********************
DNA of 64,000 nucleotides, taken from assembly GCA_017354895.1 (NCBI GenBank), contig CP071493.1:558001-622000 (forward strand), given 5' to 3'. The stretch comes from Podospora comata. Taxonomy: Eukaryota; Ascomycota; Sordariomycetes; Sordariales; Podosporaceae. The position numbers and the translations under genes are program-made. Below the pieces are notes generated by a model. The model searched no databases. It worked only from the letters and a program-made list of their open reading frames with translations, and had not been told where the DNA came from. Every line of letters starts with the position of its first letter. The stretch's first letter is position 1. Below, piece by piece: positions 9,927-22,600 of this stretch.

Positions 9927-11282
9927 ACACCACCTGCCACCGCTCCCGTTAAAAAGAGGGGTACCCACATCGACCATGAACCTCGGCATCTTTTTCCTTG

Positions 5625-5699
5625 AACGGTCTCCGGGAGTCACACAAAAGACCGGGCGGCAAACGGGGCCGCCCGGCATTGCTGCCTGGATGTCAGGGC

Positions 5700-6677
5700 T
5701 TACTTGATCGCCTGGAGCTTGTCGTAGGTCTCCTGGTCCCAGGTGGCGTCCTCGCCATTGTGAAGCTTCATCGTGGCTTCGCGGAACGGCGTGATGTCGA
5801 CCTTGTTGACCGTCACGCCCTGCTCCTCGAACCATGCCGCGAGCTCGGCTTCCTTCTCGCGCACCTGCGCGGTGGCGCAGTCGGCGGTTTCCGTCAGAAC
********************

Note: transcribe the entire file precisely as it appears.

DNA of 64,000 nucleotides, taken from assembly GCA_017354895.1 (NCBI GenBank), contig CP071493.1:558001-622000 (forward strand), given 5' to 3'. The stretch comes from Podospora comata. Taxonomy: Eukaryota; Ascomycota; Sordariomycetes; Sordariales; Podosporaceae. The position numbers and the translations under genes are program-made. Below the pieces are notes generated by a model. The model searched no databases. It worked only from the letters and a program-made list of their open reading frames with translations, and had not been told where the DNA came from. Every line of letters starts with the position of its first letter. The stretch's first letter is position 1. Below, piece by piece: positions 9,927-22,600 of this stretch.

Positions 9927-11282
9927 ACACCACCTGCCACCGCTCCCGTTAAAAAGAGGGGTACCCACATCGACCATGAACCTCGGCATCTTTTTCCTTG

Positions 5625-5699
5625 AACGGTCTCCGGGAGTCACACAAAAGACCGGGCGGCAAACGGGGCCGCCCGGCATTGCTGCCTGGATGTCAGGGC

Positions 5700-6677
5700 T
5701 TACTTGATCGCCTGGAGCTTGTCGTAGGTCTCCTGGTCCCAGGTGGCGTCCTCGCCATTGTGAAGCTTCATCGTGGCTTCGCGGAACGGCGTGATGTCGA
5801 CCTTGTTGACCGTCACGCCCTGCTCCTCGAACCATGCCGCGAGCTCGGCTTCCTTCTCGCGCACCTGCGCGGTGGCGCAGTCGGCGGTTTCCGTCAGAAC